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8-1 Factors and Greatest Common Factors Warm Up Warm Up Lesson Presentation Lesson Presentation California Standards California StandardsPreview.

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Presentation on theme: "8-1 Factors and Greatest Common Factors Warm Up Warm Up Lesson Presentation Lesson Presentation California Standards California StandardsPreview."— Presentation transcript:

1 8-1 Factors and Greatest Common Factors Warm Up Warm Up Lesson Presentation Lesson Presentation California Standards California StandardsPreview

2 8-1 Factors and Greatest Common Factors Warm Up 1. 50, , 7 3. List the factors of 28. Tell whether each number is prime or composite. If the number is composite, write it as the product of two numbers. no yes ±1, ±2, ±4, ±7, Tell whether the second number is a factor of the first number. ±14, ± composite; 49  2 prime

3 8-1 Factors and Greatest Common Factors Preparation for 11.0 Students apply basic factoring techniques to second- and simple third degree-polynomials. These techniques include finding a common factor for all terms in a polynomial, recognizing the difference of two squares, and recognizing perfect squares of binomials. California Standards

4 8-1 Factors and Greatest Common Factors prime factorization greatest common factor Vocabulary

5 8-1 Factors and Greatest Common Factors The numbers that are multiplied to find a product are called factors of that product. A number is divisible by its factors. You can use the factors of a number to write the number as a product. The number 12 can be factored several ways. Remember that a prime number is a whole number that has exactly two positive factors, itself and 1. The number 1 is not prime because it has only one factor.

6 8-1 Factors and Greatest Common Factors The order of factors does not change the product, but there is only one example that cannot be factored further. The circled factorization is the prime factorization because all the factors are prime numbers. The prime factors can be written in any order, and except for changes in the order, there is only one way to write the prime factorization of a number. Factorizations of 12    

7 8-1 Factors and Greatest Common Factors Additional Example 1: Writing Prime Factorizations Write the prime factorization of 98. Method 1 Factor treeMethod 2 Ladder diagram Choose any two factors of 98 to begin. Keep finding factors until each branch ends in a prime factor. Choose a prime factor of 98 to begin. Keep dividing by prime factors until the quotient is =     =   The prime factorization of 98 is 2  7  7 or 2  7 2.

8 8-1 Factors and Greatest Common Factors Check It Out! Example 1 Write the prime factorization of each number. a   25  b = 2 3  5 33 = 3  11 The prime factorization of 40 is 2  2  2  5 or 2 3  5. The prime factorization of 33 is 3  11.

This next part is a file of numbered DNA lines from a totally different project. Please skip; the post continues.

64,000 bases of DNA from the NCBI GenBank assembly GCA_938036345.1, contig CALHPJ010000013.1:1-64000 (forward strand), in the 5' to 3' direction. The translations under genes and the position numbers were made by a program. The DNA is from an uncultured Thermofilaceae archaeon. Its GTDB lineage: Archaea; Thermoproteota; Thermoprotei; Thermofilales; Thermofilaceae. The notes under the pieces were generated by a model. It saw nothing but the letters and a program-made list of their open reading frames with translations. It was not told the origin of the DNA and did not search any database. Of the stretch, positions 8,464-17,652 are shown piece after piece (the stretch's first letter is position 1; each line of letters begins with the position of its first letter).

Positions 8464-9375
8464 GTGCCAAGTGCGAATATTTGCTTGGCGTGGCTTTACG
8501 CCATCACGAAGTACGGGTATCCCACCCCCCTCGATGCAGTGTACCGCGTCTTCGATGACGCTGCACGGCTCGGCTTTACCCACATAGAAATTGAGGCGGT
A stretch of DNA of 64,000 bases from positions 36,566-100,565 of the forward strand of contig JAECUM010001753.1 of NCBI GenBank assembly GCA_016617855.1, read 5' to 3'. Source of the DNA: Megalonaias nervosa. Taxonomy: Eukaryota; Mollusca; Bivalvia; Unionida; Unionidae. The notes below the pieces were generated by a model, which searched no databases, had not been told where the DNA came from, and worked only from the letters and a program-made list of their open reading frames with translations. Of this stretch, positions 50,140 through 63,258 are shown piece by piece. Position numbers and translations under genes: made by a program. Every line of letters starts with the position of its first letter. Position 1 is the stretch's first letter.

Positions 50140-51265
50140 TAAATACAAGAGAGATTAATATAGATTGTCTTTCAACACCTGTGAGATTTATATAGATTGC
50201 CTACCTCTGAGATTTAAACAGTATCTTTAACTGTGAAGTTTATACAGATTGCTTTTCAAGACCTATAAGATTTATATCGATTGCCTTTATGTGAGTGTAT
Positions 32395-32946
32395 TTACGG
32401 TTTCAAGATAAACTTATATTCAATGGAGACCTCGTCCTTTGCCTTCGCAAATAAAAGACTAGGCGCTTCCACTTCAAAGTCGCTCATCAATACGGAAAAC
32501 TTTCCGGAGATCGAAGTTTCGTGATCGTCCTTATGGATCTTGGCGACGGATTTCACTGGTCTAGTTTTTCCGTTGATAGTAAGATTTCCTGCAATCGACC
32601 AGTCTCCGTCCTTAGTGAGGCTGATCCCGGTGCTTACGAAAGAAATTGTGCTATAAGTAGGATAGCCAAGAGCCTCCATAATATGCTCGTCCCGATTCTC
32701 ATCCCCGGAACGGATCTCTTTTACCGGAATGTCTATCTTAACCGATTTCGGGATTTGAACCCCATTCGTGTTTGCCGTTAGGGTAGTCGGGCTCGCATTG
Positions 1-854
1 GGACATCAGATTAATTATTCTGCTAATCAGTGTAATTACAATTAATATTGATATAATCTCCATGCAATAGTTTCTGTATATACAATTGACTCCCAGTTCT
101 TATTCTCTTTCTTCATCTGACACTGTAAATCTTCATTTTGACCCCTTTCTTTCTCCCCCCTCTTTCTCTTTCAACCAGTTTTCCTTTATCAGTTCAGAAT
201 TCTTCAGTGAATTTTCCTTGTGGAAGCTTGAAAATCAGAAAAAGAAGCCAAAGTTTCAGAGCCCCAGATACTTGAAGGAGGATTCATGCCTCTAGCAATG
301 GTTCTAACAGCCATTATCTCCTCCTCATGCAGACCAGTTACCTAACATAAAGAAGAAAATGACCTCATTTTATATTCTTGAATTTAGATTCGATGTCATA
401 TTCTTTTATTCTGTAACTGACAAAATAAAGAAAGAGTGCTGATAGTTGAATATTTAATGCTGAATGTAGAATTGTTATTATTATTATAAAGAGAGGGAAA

9 8-1 Factors and Greatest Common Factors Check It Out! Example 1 Write the prime factorization of each number. c. 49 d  = 7  7 The prime factorization of 49 is 7  7 or = 1  19 The prime factorization of 19 is 1  19.

10 8-1 Factors and Greatest Common Factors Factors that are shared by two or more whole numbers are called common factors. The greatest of these common factors is called the greatest common factor, or GCF. Factors of 12: 1, 2, 3, 4, 6, 12 Factors of 32: 1, 2, 4, 8, 16, 32 Common factors: 1, 2, 4 The greatest of the common factors is 4.

11 8-1 Factors and Greatest Common Factors Additional Example 2A: Finding the GCF of Numbers Find the GCF of the pair of numbers. 100 and 60 factors of 100: 1, 2, 4, 5, 10, 20, 25, 50, 100 factors of 60: 1, 2, 3, 4, 5, 6, 10, 12, 15, 20, 30, 60 The GCF of 100 and 60 is 20. List all the factors. Circle the GCF. Method 1 List the factors.

12 8-1 Factors and Greatest Common Factors Additional Example 2B: Finding the GCF of Numbers Find the GCF of the pair of numbers. 26 and = 2  = 2  2  13 Write the prime factorization of each number. Align the common factors. 2  13 = 26 The GCF of 26 and 52 is 26. Method 2 Prime factorization.

13 8-1 Factors and Greatest Common Factors Check It Out! Example 2a Find the GCF of the pair of numbers. 12 and 16 factors of 12: 1, 2, 3, 4, 6, 12 factors of 16: 1, 2, 4, 8, 16 The GCF of 12 and 16 is 4. List all the factors. Circle the GCF. Method 1 List the factors.

14 8-1 Factors and Greatest Common Factors Check It Out! Example 2b Find the GCF of the pair of numbers. 15 and = 5  5 Write the prime factorization of each number. Align the common factors = 3  5 Method 2 Prime factorization. The GCF of 15 and 25 is 5.

15 8-1 Factors and Greatest Common Factors You can also find the GCF of monomials that include variables. To find the GCF of monomials, write the prime factorization of each coefficient and write all powers of variables as products. Then find the product of the common factors.